Thanks to Sharon Howard

I just read about the amazing and loved Sharon Howard ’87 [former executive director of alumnae/i relations] leaving Wheaton after so many years. She was the most important mentor of my entire life and career.

I went to Wheaton in 1978 (when it was all women) with a dream based on the promise that we were women and we could do anything we set our minds to, and that it wasn’t just a man’s world.

My first month at Wheaton I met Sharon, who enchanted me with talk of my career and internship possibilities. She helped me keep an open mind to the arts, even though I thought of myself as an athlete who had no place in my life for creative expression. She would never tell me I was wrong; she would guide me to be flexible.

She helped me start a résumé, taught me how to interview, set me up with meetings with alums so I could learn about their careers. I had the best internships while living with alums in Boston and Washington, D.C. As a result of all this amazing exposure, I was able to narrow down my focus to a major in marketing. I went on to be marketing director at Ann Taylor, and international marketing director for Coach Leatherware, while having two children with my husband of 21 years (Sharon introduced us). If everyone could have someone care this much, the world would be a better place.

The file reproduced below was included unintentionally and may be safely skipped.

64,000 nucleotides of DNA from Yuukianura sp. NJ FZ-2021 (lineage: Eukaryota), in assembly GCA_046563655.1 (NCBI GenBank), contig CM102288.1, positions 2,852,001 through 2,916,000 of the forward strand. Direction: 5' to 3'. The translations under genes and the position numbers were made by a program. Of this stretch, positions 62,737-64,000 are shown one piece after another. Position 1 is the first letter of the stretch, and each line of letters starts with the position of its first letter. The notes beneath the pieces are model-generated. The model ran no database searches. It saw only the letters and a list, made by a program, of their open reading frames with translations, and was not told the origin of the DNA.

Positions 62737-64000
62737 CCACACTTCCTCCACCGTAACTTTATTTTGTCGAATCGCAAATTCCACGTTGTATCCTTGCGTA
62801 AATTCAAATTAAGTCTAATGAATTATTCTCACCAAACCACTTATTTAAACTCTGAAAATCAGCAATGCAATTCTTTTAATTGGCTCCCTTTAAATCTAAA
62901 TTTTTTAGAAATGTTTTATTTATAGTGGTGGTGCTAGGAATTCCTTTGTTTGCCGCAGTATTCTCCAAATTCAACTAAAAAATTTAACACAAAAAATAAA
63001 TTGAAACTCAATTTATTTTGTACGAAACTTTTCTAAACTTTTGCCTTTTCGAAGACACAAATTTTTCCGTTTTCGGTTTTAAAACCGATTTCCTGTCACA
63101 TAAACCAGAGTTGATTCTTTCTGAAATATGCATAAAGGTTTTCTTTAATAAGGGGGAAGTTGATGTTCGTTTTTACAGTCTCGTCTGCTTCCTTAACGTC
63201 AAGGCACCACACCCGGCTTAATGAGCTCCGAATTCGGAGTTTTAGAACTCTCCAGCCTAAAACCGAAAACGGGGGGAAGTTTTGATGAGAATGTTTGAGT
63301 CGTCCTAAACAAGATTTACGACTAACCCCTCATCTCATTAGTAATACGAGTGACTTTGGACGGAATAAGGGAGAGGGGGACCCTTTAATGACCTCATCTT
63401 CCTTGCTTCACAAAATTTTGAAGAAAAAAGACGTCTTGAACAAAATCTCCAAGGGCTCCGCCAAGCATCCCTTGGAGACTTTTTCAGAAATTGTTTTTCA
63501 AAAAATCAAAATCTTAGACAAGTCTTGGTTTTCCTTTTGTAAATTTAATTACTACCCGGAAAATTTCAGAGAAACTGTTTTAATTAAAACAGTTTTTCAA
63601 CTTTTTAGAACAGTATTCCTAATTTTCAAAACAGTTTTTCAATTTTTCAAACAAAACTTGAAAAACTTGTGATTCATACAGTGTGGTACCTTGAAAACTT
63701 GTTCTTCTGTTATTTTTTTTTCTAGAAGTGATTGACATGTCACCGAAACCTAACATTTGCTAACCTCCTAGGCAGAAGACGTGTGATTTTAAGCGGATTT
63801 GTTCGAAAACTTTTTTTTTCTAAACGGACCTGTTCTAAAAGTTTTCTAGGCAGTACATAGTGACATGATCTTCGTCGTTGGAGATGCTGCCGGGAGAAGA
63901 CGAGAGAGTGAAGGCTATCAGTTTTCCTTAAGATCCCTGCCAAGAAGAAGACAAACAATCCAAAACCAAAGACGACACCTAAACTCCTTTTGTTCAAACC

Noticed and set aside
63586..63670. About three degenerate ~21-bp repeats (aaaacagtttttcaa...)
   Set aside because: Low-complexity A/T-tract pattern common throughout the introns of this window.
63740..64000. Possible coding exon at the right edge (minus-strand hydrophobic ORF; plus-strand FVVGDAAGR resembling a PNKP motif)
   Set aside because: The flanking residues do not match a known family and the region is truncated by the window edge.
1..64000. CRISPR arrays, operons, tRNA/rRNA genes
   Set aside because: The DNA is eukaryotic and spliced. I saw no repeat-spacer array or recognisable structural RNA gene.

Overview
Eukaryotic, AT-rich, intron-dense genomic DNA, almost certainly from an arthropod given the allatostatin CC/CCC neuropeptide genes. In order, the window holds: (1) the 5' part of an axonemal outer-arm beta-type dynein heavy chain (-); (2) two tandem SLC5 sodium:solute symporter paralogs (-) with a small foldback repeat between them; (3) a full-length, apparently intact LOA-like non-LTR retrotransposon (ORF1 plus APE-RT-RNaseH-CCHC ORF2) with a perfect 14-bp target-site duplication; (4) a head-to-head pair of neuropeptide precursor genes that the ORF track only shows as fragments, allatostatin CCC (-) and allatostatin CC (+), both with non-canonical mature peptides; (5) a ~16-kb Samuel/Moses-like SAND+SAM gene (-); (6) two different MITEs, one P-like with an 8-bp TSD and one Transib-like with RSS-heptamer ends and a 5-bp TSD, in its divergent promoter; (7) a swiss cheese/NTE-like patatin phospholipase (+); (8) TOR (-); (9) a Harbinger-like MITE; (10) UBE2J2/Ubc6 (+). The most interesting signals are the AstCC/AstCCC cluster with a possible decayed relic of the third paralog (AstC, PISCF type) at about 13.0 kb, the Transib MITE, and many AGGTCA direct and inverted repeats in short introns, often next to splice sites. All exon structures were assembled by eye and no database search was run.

Deirdre Corcoran Foote ’82 

Remembering Professor Briggs

It was with sadness that I read of the death of Professor Edwin Briggs. As an English major, I remember him fondly, especially his sense of humor. I recall his discussion one day in class of graveyards, and how their quiet, reverent and contemplative atmospheres served as sanctuaries for many poets who found their inspiration there. He went on to say he wished that in order to accommodate these graveyard dreamers, upon his own passing, his grave marker would be a simple stone bench with the inscription, “Have a seat on Briggs.”

Jeanne Poznysz Dignan ’72

Good work!

In the winter issue of the Quarterly, we offered you all another code-breaking challenge, courtesy of Professor William Goldbloom Bloch: QZIAI  MYTVX  SIAQI  VELVX  SRIAS  ITACQ  ISZAL  BLNFL  WIAXC  LLVXQ  LRYTN  RATQR  LATAC  RAALU  TQRLA. One alum—Christina Nelson ’11—solved it first (and really fast). Eric Drewniak ’11 also solved it, as did Wheaton staffer Kathleen Bentley. It’s not surprising that both alums took Professor Bloch’s cryptography course their sophomore year.

Nelson wrote: “I received the Wheaton Quarterly and was excited to see the code-breaking challenge. I took Professor Bloch’s cryptography class my sophomore year, and I did my math senior seminar project on breaking codes. I’ve come up with the following: THE NEW MARS CENTER FOR SCIENCE AND TECHNOLOGY OPENS DOORS TO IMAGINATION AND INNOVATION. I am excited the Mars Center for Science and Technology is doing so well, but jealous I never got to use it!”